The use of d-amphetamine pellet implantation as a method for producing rapid central drug tolerance was investigated. Mice were implanted with d-amphetamine pellets containing 2 mg of drug and were challenged 24 h later, a time when no detectable drug was present, with various doses of d-amphetamine i.p. Implantation was found to potentiate the stereotyped activity and produced tolerance to the exploratory activity induced by d-amphetamine. Daily pellet implantation for 3 days was not found to produce tolerance to the stereotyped activities. Animals administered a single pellet showed no difference in the brain disposition or metabolism of a subsequent dose of 3H-d-amphetamine. Twenty-four hour pellet implantation markedly increased the rate of conversion of 3H-tyrosine to 3H-dopamine (330%) and 3H-norepinephrine (61%) in the subcortex. However, this effect was reversed by the administration of 10 mg/kg of d-amphetamine.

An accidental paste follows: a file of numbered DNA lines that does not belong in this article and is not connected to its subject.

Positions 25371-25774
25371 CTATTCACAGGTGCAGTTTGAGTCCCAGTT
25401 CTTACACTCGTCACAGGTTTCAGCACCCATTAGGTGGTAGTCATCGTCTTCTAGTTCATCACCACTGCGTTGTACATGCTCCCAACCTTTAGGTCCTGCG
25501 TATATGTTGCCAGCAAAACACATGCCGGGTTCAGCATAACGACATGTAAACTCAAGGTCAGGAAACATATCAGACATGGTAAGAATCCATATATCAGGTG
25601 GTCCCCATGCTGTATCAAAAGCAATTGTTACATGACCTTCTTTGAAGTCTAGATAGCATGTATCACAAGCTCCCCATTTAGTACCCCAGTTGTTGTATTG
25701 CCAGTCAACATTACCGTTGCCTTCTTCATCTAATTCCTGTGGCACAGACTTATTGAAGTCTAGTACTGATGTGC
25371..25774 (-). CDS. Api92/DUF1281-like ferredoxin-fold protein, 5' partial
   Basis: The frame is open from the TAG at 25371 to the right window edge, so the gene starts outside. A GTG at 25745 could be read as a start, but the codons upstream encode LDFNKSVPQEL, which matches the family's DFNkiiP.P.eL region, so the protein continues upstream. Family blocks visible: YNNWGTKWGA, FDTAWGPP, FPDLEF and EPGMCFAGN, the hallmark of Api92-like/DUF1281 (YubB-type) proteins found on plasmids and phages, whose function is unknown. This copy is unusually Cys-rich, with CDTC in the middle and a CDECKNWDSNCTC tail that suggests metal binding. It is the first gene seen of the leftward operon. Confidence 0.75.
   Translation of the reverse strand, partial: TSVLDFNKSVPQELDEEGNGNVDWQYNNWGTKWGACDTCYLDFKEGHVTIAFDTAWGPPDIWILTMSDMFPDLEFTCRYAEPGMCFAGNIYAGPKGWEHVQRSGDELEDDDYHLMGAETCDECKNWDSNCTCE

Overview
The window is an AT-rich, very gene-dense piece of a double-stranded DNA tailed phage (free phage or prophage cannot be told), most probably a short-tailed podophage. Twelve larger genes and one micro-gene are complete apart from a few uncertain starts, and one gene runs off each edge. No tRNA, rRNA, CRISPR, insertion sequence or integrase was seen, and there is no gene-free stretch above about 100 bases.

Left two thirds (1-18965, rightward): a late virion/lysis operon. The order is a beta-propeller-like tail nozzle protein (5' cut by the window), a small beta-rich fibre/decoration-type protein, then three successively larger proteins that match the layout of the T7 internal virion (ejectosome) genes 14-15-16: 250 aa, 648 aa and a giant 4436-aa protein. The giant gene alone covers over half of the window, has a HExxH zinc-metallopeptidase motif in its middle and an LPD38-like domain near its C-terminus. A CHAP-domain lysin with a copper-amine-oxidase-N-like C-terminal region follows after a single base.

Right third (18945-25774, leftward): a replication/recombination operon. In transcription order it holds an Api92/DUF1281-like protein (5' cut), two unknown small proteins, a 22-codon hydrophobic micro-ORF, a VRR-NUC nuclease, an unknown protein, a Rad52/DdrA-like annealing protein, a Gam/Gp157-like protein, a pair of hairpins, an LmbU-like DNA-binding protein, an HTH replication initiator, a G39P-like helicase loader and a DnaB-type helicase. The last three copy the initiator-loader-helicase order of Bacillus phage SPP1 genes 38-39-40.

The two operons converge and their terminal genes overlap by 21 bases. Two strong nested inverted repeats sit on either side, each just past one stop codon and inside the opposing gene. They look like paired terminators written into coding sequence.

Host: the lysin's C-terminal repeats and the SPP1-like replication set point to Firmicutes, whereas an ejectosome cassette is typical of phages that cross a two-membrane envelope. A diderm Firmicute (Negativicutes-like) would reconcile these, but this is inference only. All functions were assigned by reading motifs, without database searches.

|Original language||English (US)|
|Number of pages||14|
|State||Published - Sep 1973|
- Exploratory Activity
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